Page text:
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Teacher use of tools and uptake of strategies to address diglossia challenges in teaching primary grade children to read in Arabic

Thu, April 18, 8:00 to 9:30am, Hyatt Regency, Floor: Bay (Level 1), Golden Gate


Children growing up in Arabic speaking communities must learn both the colloquial language used in everyday life (spoken Arabic or SA) and a standard language (Modern Standard Arabic or MSA), used for writing and formal language functions. Linguistic elements such as grammatical structure, pronunciation, and vocabulary between SA and MSA can vary greatly, creating a language mismatch whereby students must learn to read in a language that is not yet their own. This diglossic situation is frequently cited as the main reason for students’ low performance in reading comprehension in national and international assessments and poses special challenges for professionals engaged in teaching children to read in Arabic. The learning process can be slower, particularly at the start as children learn the new language and requires more practice and pedagogic effort. The need for systematic professional involvement in the teaching of Arabic oral language and reading, especially for struggling readers, cannot be overstated.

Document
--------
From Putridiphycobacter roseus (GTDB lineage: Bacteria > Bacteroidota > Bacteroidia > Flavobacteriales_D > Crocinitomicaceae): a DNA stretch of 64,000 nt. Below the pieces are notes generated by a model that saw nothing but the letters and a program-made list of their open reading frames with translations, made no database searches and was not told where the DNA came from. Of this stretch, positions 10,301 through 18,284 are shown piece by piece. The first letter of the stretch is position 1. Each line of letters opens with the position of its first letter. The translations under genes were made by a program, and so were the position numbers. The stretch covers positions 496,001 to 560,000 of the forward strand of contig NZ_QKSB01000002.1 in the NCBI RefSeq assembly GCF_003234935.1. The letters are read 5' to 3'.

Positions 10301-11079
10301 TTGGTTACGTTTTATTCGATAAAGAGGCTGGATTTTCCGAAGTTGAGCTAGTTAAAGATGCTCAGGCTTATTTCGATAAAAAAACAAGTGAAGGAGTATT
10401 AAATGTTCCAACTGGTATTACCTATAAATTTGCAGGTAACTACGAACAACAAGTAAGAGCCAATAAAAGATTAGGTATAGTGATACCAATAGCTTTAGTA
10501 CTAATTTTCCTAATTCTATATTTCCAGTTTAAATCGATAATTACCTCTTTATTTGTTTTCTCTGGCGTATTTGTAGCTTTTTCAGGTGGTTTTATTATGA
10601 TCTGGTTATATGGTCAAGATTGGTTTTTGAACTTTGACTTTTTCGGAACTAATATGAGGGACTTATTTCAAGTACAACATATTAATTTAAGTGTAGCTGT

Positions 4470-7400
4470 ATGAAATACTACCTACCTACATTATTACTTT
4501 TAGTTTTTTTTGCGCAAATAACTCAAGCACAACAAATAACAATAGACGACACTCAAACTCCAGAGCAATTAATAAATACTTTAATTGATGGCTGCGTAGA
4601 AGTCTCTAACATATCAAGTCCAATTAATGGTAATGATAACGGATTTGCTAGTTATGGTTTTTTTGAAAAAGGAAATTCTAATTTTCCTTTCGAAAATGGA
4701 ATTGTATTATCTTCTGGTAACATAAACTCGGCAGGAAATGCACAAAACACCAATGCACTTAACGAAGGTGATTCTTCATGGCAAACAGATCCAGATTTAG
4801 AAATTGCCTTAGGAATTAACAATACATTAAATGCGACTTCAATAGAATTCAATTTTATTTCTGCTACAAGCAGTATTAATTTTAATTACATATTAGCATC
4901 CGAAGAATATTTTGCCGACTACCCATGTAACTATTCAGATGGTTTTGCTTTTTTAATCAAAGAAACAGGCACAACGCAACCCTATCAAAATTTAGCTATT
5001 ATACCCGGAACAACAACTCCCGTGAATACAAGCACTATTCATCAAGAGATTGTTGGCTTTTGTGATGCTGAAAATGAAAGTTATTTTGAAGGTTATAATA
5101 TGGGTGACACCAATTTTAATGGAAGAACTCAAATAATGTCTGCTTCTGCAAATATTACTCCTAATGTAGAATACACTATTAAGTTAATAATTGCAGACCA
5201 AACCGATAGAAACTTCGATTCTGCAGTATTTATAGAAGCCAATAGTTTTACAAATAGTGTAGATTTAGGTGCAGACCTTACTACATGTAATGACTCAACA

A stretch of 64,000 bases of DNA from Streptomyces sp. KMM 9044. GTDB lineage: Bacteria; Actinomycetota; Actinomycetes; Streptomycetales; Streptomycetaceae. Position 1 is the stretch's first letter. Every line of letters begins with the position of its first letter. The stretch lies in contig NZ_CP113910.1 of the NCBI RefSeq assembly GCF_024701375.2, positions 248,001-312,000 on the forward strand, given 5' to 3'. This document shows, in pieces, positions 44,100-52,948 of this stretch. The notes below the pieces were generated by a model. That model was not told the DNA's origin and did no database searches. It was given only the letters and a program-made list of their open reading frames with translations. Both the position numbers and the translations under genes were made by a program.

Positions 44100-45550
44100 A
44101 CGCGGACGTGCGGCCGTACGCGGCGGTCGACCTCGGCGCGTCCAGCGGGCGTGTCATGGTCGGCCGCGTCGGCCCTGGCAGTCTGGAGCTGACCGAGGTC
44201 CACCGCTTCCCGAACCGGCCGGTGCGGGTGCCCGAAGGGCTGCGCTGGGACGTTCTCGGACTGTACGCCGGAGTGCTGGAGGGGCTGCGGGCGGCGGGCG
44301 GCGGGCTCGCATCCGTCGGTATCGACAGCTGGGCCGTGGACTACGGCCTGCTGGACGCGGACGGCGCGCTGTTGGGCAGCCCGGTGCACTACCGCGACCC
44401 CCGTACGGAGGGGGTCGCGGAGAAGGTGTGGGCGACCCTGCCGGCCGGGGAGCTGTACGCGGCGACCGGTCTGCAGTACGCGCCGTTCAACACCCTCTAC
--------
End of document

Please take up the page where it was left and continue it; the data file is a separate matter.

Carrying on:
World Learning, through its USAID-funded QITABI Early Grade Reading Project in Lebanon, has created and trained teachers to use tools and strategies that support reading teachers in tackling the diglossia challenge. Based on research in the field of read-aloud and text readability, these tools include oral language development strategies, criteria for selecting classroom library leveled books in Modern Standard Arabic, and read-aloud strategies that help children make meaningful connections between Modern Standard Arabic and colloquial varieties of Arabic used at home and on the playgrounds. Drawing on teacher performance and student reading progress data from primary schools across Lebanon, the speakers will present the extent to which teachers took up use of tools and strategies, and the impact on students’ reading development. Presenters will also showcase classroom strategies found to be most effective among struggling readers. The presenters will also discuss the complexity of strategies, the impact this has on teacher uptake, and provide recommendations for how learning of strategies can be scaffolded to best support teacher learning.


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